Columbia Business School, which moved to its new home on the Manhattanville campus in January, can now welcome students to a cutting-edge, energy-efficient, technologically advanced facility designed by architecture firm Diller Scofidio + Renfro in collaboration with FXCollaborative. Architects Ricardo Scofidio ’60GSAPP, Charles Renfro ’94GSAPP, and Elizabeth Diller ’18HON, who, along with Benjamin Gilmartin, also designed the Roy and Diana Vagelos Education Center at CUIMC and a number of other important New York buildings, are just three from the roster of visionary alumni who have created some of America’s most treasured and iconic spaces.
Grand Central Terminal
Inspired by the ornate train stations of Europe, New York City’s Grand Central Terminal, which opened in 1913, is a glorious relic of the railroad age and a lavish display of the resources spent on urban public buildings in the early twentieth century.
Whitney Warren of the architecture firm Warren and Wetmore signed on to the project in 1903. A relative of William Vanderbilt and a well-connected member of New York society, Warren, who studied at Columbia’s School of Architecture and School of Mines (now the engineering school) in the 1880s, had cemented his firm’s reputation after designing the New York Yacht Club, a Beaux Arts masterpiece in Midtown Manhattan.
In collaboration with the firm Reed and Stem, Warren played a key role in designing Grand Central’s grand interiors. He helped conceive the famous celestial mural on the ceiling above the main concourse, which was based on a star chart by Columbia astronomy professor Harold Jacoby 1896GSAS. In 1913, painters James Monroe Hewlett 1890SEAS and Charles Basing — along with more than fifty assistants — painstakingly applied the image to the plaster ceiling.
Eleven years after Grand Central Terminal opened, in 1924, a leak caused major mold damage to the concourse ceiling, tarnishing the turquoise veneer and astronomical design. It took another twenty-one years for a replica of the mural to be painted over the original.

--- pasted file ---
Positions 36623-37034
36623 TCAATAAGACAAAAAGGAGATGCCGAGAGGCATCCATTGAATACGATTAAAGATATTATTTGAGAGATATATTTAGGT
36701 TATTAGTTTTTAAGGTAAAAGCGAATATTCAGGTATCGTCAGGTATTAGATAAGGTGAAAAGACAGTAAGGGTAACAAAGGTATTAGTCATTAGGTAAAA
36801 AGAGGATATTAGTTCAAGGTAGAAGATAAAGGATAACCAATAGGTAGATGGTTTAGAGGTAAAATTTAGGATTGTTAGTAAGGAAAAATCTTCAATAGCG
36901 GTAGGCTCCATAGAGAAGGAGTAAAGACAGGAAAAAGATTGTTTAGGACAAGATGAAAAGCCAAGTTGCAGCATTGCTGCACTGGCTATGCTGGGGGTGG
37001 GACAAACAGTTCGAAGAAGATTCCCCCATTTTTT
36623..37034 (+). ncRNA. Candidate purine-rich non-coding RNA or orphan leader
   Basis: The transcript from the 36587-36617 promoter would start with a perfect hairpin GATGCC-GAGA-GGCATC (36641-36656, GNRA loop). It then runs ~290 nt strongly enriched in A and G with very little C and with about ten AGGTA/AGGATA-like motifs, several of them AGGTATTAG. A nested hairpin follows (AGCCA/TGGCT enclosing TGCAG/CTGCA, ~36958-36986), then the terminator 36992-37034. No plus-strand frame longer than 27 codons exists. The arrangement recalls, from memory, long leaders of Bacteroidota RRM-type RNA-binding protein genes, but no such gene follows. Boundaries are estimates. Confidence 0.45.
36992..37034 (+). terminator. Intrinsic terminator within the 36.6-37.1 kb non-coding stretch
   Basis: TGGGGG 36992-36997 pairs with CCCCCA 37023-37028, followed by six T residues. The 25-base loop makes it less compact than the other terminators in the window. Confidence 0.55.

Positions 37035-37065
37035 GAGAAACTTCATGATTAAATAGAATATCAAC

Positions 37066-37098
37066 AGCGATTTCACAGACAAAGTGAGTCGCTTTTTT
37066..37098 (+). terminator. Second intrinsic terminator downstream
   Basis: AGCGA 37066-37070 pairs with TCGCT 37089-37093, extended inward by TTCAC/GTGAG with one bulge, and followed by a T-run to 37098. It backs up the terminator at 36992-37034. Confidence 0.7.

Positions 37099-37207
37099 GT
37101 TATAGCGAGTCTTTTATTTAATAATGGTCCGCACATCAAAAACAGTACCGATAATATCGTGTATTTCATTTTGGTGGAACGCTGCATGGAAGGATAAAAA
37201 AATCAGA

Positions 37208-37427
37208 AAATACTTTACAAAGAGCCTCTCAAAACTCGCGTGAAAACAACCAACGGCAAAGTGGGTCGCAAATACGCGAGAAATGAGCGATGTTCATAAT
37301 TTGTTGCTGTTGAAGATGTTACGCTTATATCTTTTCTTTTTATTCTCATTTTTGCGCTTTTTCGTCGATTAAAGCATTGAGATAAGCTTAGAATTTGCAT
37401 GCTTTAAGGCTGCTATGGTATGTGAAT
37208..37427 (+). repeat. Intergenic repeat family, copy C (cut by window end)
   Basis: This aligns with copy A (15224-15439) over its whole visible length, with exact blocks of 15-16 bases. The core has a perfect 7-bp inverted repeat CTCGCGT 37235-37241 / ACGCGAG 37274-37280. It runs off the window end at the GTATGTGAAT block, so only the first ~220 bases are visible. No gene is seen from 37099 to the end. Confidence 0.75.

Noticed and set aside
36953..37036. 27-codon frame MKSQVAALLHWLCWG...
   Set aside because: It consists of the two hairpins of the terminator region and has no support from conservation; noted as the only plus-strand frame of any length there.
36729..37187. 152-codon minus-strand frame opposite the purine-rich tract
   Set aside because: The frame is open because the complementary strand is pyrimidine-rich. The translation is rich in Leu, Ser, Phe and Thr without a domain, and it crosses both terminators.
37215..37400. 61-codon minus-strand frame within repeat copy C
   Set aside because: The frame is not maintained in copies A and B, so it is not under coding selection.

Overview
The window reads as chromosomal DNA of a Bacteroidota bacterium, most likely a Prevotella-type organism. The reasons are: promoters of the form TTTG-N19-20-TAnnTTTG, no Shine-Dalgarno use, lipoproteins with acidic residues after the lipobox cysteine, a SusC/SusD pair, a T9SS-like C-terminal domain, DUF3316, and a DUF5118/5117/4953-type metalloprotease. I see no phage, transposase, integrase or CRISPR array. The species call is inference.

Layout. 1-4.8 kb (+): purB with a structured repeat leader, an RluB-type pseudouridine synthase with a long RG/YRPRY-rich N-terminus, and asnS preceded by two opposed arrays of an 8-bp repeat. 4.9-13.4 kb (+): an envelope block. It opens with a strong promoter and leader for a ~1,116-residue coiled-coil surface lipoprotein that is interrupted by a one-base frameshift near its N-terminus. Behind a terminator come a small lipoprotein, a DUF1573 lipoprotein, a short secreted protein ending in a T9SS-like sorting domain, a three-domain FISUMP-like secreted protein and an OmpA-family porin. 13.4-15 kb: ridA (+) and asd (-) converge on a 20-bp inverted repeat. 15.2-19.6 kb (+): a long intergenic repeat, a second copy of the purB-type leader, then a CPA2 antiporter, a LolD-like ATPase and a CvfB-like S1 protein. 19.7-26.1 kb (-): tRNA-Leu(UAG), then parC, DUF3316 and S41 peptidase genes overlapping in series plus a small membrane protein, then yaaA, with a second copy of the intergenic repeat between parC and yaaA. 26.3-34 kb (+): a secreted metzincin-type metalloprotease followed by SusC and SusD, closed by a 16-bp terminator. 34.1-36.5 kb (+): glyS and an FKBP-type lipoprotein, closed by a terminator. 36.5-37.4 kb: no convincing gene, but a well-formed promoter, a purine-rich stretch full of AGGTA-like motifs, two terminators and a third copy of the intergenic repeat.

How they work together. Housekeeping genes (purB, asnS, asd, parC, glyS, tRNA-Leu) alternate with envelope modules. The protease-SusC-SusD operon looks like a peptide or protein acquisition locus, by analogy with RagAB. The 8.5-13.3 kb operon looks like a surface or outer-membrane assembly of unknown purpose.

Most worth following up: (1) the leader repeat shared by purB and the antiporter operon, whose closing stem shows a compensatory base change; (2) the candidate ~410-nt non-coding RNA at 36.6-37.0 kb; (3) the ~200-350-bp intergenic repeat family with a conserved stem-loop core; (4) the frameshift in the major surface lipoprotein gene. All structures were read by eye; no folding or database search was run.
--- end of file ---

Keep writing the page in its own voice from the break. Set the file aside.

Empire State Building
Arguably the most famous art-deco building in the world, the Empire State Building rose into the New York City skyline from 1930 to 1931, during the height of the Great Depression. Designed by the firm Shreve, Lamb, and Harmon — of which Columbia alumnus Arthur Loomis Harmon 1901GSAPP was a partner — the development was originally supposed to stand at fifty stories but skyrocketed to eighty over the course of planning. The Empire State Building remained the tallest skyscraper in the world until 1970, when it was surpassed by the World Trade Center.
White House West Wing
When newly elected president Franklin D. Roosevelt ’08HON moved into the White House in 1933, he found the West Wing’s layout unsatisfactory. To shape his new workplace to his liking, Roosevelt hired neoclassical architect Eric Gugler 1911GSAPP to reconfigure the cramped offices into a more spacious, attractive venue for his presidential duties.
To add extra room without significantly altering the building’s exterior, Gugler excavated a basement and created office space underground. He also constructed a new Cabinet Room and an Oval Office accented with Georgian details and a ceiling medallion of the presidential seal. Thanks to Gugler’s layout adjustments, Roosevelt, who used a wheelchair, could move between his offices and the executive residence with greater privacy. The West Wing — especially the Oval Office — has remained largely unchanged to this day.
National Archives Building
A key figure in the so-called American Renaissance, a time of reverence toward the aesthetics of ancient Greece and Rome, John Russell Pope 1894GSAPP was selected in 1930 to design the National Archives Building in Washington, DC. Determined to give the structure the gravitas deserving a home for America’s historical records, Pope fitted his Pantheon-inspired edifice with massive Corinthian columns and forty-foot bronze doors.
In a ceremony to lay the building’s cornerstone in February 1933, then president Herbert Hoover 1920HON stated, “This temple of our history will appropriately be one of the most beautiful buildings in America, an expression of the American soul. It will be one of the most durable, an expression of the American character.”
National Gallery of Art — West Building